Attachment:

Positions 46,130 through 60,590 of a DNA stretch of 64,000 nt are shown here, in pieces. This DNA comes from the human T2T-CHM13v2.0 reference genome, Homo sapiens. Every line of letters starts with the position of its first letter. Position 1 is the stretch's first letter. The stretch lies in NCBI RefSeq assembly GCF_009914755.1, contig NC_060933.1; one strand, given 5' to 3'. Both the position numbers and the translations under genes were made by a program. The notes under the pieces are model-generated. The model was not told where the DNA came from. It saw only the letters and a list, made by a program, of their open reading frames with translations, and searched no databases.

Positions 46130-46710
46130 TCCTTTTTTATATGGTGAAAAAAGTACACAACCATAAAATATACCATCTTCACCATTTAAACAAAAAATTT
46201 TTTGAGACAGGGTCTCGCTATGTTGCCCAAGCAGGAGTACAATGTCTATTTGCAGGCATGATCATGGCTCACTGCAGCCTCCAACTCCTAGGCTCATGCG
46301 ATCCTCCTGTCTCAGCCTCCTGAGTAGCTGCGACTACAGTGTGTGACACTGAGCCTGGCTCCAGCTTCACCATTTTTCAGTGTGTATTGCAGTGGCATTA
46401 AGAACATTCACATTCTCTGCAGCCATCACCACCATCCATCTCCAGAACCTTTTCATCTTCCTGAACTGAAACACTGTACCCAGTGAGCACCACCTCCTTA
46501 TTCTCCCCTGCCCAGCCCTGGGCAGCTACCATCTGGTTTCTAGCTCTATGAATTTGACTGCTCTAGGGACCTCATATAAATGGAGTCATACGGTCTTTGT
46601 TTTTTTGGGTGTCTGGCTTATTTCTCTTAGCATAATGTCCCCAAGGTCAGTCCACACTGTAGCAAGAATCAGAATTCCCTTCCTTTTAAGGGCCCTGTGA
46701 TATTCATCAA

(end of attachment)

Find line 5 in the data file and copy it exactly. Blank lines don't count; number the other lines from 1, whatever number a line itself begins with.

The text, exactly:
46301 ATCCTCCTGTCTCAGCCTCCTGAGTAGCTGCGACTACAGTGTGTGACACTGAGCCTGGCTCCAGCTTCACCATTTTTCAGTGTGTATTGCAGTGGCATTA